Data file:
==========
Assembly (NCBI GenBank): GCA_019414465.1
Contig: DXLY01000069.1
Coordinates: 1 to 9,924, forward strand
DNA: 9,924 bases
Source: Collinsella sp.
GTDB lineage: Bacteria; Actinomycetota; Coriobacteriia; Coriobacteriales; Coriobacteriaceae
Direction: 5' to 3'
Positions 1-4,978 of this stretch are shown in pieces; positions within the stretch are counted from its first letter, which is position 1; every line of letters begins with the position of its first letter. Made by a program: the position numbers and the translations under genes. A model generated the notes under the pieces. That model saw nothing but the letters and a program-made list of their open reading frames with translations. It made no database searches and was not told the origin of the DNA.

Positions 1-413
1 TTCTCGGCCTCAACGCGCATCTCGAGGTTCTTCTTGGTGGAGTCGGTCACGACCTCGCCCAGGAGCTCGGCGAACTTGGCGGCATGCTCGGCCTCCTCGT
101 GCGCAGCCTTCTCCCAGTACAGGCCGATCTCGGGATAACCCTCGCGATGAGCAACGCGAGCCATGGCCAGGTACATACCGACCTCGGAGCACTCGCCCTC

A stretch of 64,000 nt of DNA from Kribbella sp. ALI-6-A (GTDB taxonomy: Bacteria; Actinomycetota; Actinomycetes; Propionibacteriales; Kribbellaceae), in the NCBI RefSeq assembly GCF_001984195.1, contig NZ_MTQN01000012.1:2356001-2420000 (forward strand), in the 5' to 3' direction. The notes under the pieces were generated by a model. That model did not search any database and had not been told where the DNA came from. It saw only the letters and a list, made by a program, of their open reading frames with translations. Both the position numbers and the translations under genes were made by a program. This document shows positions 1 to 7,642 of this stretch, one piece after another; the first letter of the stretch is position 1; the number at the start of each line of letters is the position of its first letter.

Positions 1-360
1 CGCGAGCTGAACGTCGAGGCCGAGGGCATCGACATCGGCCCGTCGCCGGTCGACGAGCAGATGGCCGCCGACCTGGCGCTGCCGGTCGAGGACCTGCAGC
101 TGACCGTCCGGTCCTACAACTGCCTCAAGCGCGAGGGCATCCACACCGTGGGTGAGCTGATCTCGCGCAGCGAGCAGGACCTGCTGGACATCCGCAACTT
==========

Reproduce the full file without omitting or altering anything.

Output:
Assembly (NCBI GenBank): GCA_019414465.1
Contig: DXLY01000069.1
Coordinates: 1 to 9,924, forward strand
DNA: 9,924 bases
Source: Collinsella sp.
GTDB lineage: Bacteria; Actinomycetota; Coriobacteriia; Coriobacteriales; Coriobacteriaceae
Direction: 5' to 3'
Positions 1-4,978 of this stretch are shown in pieces; positions within the stretch are counted from its first letter, which is position 1; every line of letters begins with the position of its first letter. Made by a program: the position numbers and the translations under genes. A model generated the notes under the pieces. That model saw nothing but the letters and a program-made list of their open reading frames with translations. It made no database searches and was not told the origin of the DNA.

Positions 1-413
1 TTCTCGGCCTCAACGCGCATCTCGAGGTTCTTCTTGGTGGAGTCGGTCACGACCTCGCCCAGGAGCTCGGCGAACTTGGCGGCATGCTCGGCCTCCTCGT
101 GCGCAGCCTTCTCCCAGTACAGGCCGATCTCGGGATAACCCTCGCGATGAGCAACGCGAGCCATGGCCAGGTACATACCGACCTCGGAGCACTCGCCCTC

A stretch of 64,000 nt of DNA from Kribbella sp. ALI-6-A (GTDB taxonomy: Bacteria; Actinomycetota; Actinomycetes; Propionibacteriales; Kribbellaceae), in the NCBI RefSeq assembly GCF_001984195.1, contig NZ_MTQN01000012.1:2356001-2420000 (forward strand), in the 5' to 3' direction. The notes under the pieces were generated by a model. That model did not search any database and had not been told where the DNA came from. It saw only the letters and a list, made by a program, of their open reading frames with translations. Both the position numbers and the translations under genes were made by a program. This document shows positions 1 to 7,642 of this stretch, one piece after another; the first letter of the stretch is position 1; the number at the start of each line of letters is the position of its first letter.

Positions 1-360
1 CGCGAGCTGAACGTCGAGGCCGAGGGCATCGACATCGGCCCGTCGCCGGTCGACGAGCAGATGGCCGCCGACCTGGCGCTGCCGGTCGAGGACCTGCAGC
101 TGACCGTCCGGTCCTACAACTGCCTCAAGCGCGAGGGCATCCACACCGTGGGTGAGCTGATCTCGCGCAGCGAGCAGGACCTGCTGGACATCCGCAACTT